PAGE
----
Protestors on Parliament called for immediate government action on climate change. Photo: Eric Davison.
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Demonstrations occurred in over 100 countries, led primarily by youth

Protestors flocked to Parliament Hill on March 15 to protest government inaction on mitigating global climate change. The demonstration in Ottawa was just one of the thousands of demonstrations taking place across the world on Friday.

The protest was originally organized as a youth movement inspired by Swedish activist Greta Thunburg. The 16-year-old garnered international attention after her protests in front of Sweden’s parliament buildings.   

A majority of protestors on the hill Friday were high school and university students, a trend seen in many other demonstrations across the world. Indigenous activists also showed up in force, with many protesting current environmental conditions on reserves and ongoing disputes with the federal government around pipeline expansion.

“Well when you talk about Indigenous rights and environmental rights — well it’s the same thing. We want our claim to the land respected, which Canada agreed to in its treaties, but we also want the land respected. Trudeau isn’t doing that. No one in parliament is,”said John-Lewis Hollande, an Indigenous activist from Manitoba.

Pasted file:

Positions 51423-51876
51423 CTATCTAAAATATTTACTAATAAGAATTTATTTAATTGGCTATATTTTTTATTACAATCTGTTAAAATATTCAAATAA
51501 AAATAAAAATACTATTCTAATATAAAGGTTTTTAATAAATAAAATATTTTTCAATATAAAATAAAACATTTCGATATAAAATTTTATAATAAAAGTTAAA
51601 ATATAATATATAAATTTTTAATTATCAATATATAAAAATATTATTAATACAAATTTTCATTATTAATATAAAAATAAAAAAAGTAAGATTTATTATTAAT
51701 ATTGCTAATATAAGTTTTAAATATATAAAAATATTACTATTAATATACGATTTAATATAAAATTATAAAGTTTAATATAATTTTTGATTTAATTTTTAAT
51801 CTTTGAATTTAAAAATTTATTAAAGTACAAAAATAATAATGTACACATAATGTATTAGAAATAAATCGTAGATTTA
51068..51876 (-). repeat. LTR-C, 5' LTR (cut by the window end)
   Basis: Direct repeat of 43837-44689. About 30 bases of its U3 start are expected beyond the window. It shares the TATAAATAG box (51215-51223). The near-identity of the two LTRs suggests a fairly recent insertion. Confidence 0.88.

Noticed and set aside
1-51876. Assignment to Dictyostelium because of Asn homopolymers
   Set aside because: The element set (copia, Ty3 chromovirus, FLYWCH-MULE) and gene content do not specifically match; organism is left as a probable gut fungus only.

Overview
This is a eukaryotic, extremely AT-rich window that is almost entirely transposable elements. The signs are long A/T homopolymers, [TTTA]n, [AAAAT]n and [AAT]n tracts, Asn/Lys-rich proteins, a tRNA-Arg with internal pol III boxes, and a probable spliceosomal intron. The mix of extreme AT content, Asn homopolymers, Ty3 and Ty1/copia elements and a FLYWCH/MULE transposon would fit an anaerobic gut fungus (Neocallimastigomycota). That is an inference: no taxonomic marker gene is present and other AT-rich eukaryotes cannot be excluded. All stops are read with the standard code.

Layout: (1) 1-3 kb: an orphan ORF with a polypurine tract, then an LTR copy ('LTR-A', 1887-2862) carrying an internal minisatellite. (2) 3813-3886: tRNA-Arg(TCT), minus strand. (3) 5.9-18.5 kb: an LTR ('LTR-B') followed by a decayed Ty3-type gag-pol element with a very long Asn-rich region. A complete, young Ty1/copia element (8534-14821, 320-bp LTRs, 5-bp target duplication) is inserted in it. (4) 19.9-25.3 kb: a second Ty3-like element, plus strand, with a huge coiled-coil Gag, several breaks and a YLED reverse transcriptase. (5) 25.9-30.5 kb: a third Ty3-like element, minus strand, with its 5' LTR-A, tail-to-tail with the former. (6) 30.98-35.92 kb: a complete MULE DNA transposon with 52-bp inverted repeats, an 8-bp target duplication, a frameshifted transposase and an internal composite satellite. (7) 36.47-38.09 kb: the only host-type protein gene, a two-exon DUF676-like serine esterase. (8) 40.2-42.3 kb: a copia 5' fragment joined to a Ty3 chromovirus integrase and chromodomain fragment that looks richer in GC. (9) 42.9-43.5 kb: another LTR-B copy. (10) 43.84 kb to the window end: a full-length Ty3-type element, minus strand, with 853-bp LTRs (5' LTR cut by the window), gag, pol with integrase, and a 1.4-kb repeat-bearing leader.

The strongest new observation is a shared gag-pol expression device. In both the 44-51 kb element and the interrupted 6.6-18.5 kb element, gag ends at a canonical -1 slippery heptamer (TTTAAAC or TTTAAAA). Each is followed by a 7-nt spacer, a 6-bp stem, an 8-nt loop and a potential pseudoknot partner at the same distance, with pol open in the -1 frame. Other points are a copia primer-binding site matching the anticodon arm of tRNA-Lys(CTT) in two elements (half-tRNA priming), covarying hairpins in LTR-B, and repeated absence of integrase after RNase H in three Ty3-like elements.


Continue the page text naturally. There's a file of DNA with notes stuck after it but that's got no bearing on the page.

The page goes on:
Protestors began marching around noon beginning with several groups across Ottawa, including an Indigenous-centric anti-pipeline protest in Confederation Park and a student-led group at Tabaret Hall.

The marchers met protestors already on Parliament Hill around 1 p.m., before a series of activists addressed the crowd outside the center block. A parliamentary security officer on-site told the Fulcrum he estimated about 2,000 people were in attendance at the protest’s peak.

“I’m not here to save the cane toads or what-the-fuck-ever — I’m not some hippie. I’m here because my future is at risk and the government is doing nothing. So yeah, I guess I’m an environmentalist now,” said Gregory Knapp, an economics student at the University of Ottawa.

Climate activism spiked in 2018, following a damning report by the International Panel on Climate Change (IPCC) that claims the world has just 12 years to prevent runaway climate change. Global carbon emissions rose significantly in 2018, following a brief period of stagnation that many had hoped signalled the beginning of a global decline.

“I am here for all the kids who are here. I don’t really have any hope that the 12-year target will achieve any significant change but I can’t not come when Greta wants me to come,” said Marnie Weller, a hospital librarian, in reference to the Swedish youth activist.

“We’re fucked. That’s just all there is to it. But I can go down fighting or I can let the oil companies win without any resistance,” said Seymour Willing, a retiree and protestor. “I will rest easier knowing that at least we tried.”

The demonstration is just one of a series of planned climate protests in Ottawa through 2019. Earthstrike, an activist group planning a general strike until climate action is taken, plans on staging another protest in the city on April 27.